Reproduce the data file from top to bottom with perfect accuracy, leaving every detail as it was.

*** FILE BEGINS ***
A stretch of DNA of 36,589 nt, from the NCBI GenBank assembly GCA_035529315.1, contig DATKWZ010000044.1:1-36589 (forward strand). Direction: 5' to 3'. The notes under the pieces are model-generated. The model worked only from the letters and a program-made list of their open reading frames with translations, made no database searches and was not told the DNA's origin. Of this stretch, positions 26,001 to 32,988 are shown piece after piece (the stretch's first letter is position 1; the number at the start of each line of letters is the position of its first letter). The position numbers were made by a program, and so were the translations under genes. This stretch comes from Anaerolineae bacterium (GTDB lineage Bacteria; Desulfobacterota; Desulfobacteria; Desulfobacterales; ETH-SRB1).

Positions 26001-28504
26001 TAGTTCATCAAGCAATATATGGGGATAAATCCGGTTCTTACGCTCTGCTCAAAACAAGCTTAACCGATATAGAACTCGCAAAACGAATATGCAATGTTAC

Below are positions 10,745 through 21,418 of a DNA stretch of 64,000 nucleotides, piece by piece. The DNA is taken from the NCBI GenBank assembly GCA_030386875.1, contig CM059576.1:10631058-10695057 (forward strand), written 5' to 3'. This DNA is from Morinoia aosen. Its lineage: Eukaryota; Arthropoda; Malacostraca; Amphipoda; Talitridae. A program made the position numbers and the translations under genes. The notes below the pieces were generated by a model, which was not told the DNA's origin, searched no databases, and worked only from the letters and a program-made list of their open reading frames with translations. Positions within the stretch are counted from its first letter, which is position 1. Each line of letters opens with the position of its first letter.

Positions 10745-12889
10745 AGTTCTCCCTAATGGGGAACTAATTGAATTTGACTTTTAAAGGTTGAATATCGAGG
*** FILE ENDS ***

A stretch of DNA of 36,589 nt, from the NCBI GenBank assembly GCA_035529315.1, contig DATKWZ010000044.1:1-36589 (forward strand). Direction: 5' to 3'. The notes under the pieces are model-generated. The model worked only from the letters and a program-made list of their open reading frames with translations, made no database searches and was not told the DNA's origin. Of this stretch, positions 26,001 to 32,988 are shown piece after piece (the stretch's first letter is position 1; the number at the start of each line of letters is the position of its first letter). The position numbers were made by a program, and so were the translations under genes. This stretch comes from Anaerolineae bacterium (GTDB lineage Bacteria; Desulfobacterota; Desulfobacteria; Desulfobacterales; ETH-SRB1).

Positions 26001-28504
26001 TAGTTCATCAAGCAATATATGGGGATAAATCCGGTTCTTACGCTCTGCTCAAAACAAGCTTAACCGATATAGAACTCGCAAAACGAATATGCAATGTTAC

Below are positions 10,745 through 21,418 of a DNA stretch of 64,000 nucleotides, piece by piece. The DNA is taken from the NCBI GenBank assembly GCA_030386875.1, contig CM059576.1:10631058-10695057 (forward strand), written 5' to 3'. This DNA is from Morinoia aosen. Its lineage: Eukaryota; Arthropoda; Malacostraca; Amphipoda; Talitridae. A program made the position numbers and the translations under genes. The notes below the pieces were generated by a model, which was not told the DNA's origin, searched no databases, and worked only from the letters and a program-made list of their open reading frames with translations. Positions within the stretch are counted from its first letter, which is position 1. Each line of letters opens with the position of its first letter.

Positions 10745-12889
10745 AGTTCTCCCTAATGGGGAACTAATTGAATTTGACTTTTAAAGGTTGAATATCGAGG